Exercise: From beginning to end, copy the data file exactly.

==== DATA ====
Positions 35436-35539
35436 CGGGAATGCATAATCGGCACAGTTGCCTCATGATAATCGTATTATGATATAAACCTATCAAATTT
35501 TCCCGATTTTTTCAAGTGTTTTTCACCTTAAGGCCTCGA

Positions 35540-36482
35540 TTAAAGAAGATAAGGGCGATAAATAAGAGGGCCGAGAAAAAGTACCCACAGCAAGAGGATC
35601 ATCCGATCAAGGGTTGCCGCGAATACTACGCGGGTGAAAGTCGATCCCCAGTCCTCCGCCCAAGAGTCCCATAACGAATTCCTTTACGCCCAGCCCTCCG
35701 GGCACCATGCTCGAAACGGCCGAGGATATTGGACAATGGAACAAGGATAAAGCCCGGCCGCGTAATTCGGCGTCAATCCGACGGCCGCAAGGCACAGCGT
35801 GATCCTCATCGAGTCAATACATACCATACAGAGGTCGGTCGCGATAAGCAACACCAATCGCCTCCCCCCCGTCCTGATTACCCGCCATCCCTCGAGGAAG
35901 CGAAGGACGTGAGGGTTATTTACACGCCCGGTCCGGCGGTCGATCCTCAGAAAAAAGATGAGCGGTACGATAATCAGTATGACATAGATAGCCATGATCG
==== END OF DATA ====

Positions 35436-35539
35436 CGGGAATGCATAATCGGCACAGTTGCCTCATGATAATCGTATTATGATATAAACCTATCAAATTT
35501 TCCCGATTTTTTCAAGTGTTTTTCACCTTAAGGCCTCGA

Positions 35540-36482
35540 TTAAAGAAGATAAGGGCGATAAATAAGAGGGCCGAGAAAAAGTACCCACAGCAAGAGGATC
35601 ATCCGATCAAGGGTTGCCGCGAATACTACGCGGGTGAAAGTCGATCCCCAGTCCTCCGCCCAAGAGTCCCATAACGAATTCCTTTACGCCCAGCCCTCCG
35701 GGCACCATGCTCGAAACGGCCGAGGATATTGGACAATGGAACAAGGATAAAGCCCGGCCGCGTAATTCGGCGTCAATCCGACGGCCGCAAGGCACAGCGT
35801 GATCCTCATCGAGTCAATACATACCATACAGAGGTCGGTCGCGATAAGCAACACCAATCGCCTCCCCCCCGTCCTGATTACCCGCCATCCCTCGAGGAAG
35901 CGAAGGACGTGAGGGTTATTTACACGCCCGGTCCGGCGGTCGATCCTCAGAAAAAAGATGAGCGGTACGATAATCAGTATGACATAGATAGCCATGATCG